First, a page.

An immigration enforcement advocacy organization is pleased that the U.S. government is moving forward with a major border wall construction project in a very heavily trafficked corrido.
Over the weekend, U.S. Customs and Border Protection and the U.S. Army Corps of Engineers awarded three contracts worth nearly $813 million for the construction of about 65 miles of new border wall along the lower Rio Grande in South Texas. The project involving two contractors will get under way early next year, in an area where no barriers currently exist and about 40 percent of immigrant apprehensions occur.
Dave Ray is a spokesman for the Federation for American Immigration Reform.
"The Rio Grande Valley, where most of this new wall will be built, remains a hot bed for illegal immigration and political asylum abuse," he describes. "These walls will help protect public safety and discourage further illegal immigration in what continues to be a hot bed of illegal immigration."
Ray explains that a border wall is an essential component to a holistic approach to illegal immigration. "That also includes lots of staffing on the border, interior enforcement, sanctions against employers who hire illegal immigration, and mandatory E-Verify," he tells OneNewsNow.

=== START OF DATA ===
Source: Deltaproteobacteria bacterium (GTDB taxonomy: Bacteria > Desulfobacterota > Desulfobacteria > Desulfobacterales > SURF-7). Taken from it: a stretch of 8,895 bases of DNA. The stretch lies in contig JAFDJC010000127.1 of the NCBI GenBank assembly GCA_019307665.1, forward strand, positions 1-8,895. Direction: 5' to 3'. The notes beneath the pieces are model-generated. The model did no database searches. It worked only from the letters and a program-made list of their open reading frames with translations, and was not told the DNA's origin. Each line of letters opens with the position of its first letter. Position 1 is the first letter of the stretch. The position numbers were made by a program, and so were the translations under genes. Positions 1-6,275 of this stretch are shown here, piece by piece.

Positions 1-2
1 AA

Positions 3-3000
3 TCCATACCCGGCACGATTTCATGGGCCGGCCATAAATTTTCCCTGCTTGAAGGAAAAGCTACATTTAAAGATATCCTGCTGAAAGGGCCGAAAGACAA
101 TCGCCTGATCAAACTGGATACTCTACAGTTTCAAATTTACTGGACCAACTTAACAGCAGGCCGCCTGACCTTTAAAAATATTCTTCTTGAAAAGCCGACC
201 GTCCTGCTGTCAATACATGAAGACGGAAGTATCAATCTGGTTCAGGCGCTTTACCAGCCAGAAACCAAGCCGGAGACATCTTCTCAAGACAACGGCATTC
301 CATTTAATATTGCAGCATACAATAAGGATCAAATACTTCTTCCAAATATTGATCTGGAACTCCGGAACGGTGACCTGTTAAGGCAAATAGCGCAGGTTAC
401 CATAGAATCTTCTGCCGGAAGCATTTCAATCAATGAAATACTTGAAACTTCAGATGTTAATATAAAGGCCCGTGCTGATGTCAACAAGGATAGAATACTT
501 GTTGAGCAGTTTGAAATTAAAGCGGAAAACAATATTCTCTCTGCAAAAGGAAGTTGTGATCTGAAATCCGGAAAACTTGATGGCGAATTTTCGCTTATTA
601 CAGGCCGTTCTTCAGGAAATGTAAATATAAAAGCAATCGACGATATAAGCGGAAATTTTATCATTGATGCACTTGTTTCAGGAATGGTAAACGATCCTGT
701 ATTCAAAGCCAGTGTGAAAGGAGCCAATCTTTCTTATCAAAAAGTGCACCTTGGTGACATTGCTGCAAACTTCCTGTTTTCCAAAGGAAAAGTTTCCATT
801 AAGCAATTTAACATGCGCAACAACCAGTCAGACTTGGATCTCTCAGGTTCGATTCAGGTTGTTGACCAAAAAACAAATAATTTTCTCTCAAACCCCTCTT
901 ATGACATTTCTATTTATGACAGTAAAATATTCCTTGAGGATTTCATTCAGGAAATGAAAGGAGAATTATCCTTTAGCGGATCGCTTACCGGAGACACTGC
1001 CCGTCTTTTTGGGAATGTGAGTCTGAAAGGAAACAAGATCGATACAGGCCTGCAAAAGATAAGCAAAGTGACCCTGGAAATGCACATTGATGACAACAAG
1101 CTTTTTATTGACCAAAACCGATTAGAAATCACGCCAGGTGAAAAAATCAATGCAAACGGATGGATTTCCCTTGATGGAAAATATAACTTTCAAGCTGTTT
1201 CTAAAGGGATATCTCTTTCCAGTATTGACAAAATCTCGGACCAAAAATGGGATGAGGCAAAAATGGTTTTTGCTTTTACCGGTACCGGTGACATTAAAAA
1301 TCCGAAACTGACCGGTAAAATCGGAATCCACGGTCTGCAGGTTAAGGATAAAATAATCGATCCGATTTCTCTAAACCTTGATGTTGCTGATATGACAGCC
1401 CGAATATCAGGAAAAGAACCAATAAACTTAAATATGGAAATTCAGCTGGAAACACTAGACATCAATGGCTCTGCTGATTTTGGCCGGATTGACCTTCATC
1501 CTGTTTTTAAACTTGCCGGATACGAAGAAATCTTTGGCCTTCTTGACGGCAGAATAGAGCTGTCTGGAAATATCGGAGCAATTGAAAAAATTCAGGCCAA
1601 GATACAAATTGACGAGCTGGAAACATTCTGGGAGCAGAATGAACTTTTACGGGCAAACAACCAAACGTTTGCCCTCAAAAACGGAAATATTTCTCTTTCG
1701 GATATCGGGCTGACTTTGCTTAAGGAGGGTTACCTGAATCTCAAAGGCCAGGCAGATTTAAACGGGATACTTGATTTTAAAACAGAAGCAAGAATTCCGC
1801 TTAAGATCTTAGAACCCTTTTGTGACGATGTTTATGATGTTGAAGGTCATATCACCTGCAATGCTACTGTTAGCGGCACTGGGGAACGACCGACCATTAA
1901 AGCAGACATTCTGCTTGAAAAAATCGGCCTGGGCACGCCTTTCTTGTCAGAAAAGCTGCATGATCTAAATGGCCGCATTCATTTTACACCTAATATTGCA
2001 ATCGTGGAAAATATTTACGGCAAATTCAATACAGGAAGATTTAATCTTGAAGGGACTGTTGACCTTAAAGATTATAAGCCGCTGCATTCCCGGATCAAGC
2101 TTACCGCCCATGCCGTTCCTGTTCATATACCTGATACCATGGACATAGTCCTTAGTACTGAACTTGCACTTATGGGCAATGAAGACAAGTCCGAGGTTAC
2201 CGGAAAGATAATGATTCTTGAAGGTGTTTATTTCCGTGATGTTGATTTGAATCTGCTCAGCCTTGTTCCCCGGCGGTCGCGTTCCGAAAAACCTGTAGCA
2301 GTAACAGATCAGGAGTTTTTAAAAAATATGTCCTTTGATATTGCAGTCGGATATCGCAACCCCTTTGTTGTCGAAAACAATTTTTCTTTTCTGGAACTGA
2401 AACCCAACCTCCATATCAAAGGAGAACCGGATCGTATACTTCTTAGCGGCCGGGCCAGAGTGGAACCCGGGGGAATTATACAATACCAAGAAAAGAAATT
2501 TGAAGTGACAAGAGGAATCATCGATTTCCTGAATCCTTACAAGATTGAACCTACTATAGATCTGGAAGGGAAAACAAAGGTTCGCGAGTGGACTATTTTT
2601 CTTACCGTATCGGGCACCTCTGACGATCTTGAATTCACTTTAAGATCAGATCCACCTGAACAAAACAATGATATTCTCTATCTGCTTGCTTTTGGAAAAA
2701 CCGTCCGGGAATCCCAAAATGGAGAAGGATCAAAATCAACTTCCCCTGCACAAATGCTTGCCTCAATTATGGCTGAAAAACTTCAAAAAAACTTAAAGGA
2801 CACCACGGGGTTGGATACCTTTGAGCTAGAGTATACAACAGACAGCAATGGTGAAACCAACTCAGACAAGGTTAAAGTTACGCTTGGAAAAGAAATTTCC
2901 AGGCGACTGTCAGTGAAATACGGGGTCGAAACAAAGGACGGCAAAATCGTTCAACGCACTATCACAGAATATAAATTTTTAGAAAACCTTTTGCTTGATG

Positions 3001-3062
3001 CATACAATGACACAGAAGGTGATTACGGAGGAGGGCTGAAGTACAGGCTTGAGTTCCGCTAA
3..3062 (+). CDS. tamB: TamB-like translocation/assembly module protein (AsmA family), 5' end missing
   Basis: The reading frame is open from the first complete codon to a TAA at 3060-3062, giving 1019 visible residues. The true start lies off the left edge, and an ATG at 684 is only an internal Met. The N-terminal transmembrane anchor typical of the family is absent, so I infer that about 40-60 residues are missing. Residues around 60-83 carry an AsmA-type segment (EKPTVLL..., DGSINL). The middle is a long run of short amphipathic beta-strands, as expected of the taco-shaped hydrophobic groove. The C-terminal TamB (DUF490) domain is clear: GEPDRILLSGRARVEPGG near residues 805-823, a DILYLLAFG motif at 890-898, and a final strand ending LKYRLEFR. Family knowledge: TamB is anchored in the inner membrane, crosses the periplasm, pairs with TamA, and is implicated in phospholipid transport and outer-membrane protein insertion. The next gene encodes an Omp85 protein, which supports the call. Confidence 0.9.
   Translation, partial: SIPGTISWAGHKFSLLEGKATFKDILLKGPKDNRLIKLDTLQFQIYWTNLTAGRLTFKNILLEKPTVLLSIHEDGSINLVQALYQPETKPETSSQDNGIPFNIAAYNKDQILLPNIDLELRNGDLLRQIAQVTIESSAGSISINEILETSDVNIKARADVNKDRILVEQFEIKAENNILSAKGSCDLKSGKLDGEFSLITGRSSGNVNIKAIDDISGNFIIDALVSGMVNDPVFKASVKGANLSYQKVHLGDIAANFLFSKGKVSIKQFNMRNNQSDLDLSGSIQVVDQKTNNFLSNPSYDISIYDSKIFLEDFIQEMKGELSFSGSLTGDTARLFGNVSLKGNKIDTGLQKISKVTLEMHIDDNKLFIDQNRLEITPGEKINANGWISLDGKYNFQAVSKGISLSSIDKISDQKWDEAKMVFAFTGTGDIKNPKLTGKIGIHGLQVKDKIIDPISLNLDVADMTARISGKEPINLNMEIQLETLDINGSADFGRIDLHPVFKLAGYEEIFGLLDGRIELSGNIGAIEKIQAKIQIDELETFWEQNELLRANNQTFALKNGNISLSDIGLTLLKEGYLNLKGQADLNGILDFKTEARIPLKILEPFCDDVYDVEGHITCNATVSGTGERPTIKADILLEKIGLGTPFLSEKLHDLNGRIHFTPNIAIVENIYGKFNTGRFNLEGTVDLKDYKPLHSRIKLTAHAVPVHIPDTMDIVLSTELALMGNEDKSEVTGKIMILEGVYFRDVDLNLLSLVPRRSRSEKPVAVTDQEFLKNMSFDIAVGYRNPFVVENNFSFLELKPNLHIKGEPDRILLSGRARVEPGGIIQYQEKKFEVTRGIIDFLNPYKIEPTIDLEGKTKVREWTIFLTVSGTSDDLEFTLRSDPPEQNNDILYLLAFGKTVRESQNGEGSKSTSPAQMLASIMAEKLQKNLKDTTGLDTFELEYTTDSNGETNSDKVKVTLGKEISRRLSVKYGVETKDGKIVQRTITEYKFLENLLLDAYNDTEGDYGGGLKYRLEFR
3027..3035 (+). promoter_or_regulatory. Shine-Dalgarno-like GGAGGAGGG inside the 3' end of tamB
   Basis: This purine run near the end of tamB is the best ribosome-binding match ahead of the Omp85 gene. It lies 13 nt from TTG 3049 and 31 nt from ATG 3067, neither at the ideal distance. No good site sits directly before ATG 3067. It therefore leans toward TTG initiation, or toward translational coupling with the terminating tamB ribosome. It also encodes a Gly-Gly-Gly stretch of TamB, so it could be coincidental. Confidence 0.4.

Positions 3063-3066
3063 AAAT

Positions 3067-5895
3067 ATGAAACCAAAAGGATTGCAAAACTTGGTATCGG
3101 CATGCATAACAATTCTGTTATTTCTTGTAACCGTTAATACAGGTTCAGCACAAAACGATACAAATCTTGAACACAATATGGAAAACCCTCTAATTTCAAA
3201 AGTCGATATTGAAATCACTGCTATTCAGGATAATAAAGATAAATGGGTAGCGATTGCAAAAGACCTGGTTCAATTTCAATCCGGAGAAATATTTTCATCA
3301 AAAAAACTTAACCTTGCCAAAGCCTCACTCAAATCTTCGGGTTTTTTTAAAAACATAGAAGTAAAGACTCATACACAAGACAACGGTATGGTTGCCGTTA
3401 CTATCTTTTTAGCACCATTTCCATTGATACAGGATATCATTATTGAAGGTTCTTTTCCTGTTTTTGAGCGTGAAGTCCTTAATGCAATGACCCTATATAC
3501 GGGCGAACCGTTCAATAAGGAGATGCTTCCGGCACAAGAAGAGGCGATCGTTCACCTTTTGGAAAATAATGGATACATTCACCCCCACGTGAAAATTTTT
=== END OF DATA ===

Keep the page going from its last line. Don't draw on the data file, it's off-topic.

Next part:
The wall projects are to include steel walls 18-to-30 feet in height, all-weather roads, lighting, security cameras, and other technology in 19 separate segments in three border counties: Starr, Hidalgo, and Cameron.
No wall construction will occur in several "environmentally sensitive" locations in those counties, including the Santa Ana National Wildlife Refuge, La Lomita Historical Park, Bentsen-Rio Grande Valley State Park, within or east of the Vista del Mar Ranch tract of the Lower Rio Grande Valley National Wildlife Refuge, or the National Butterfly Center.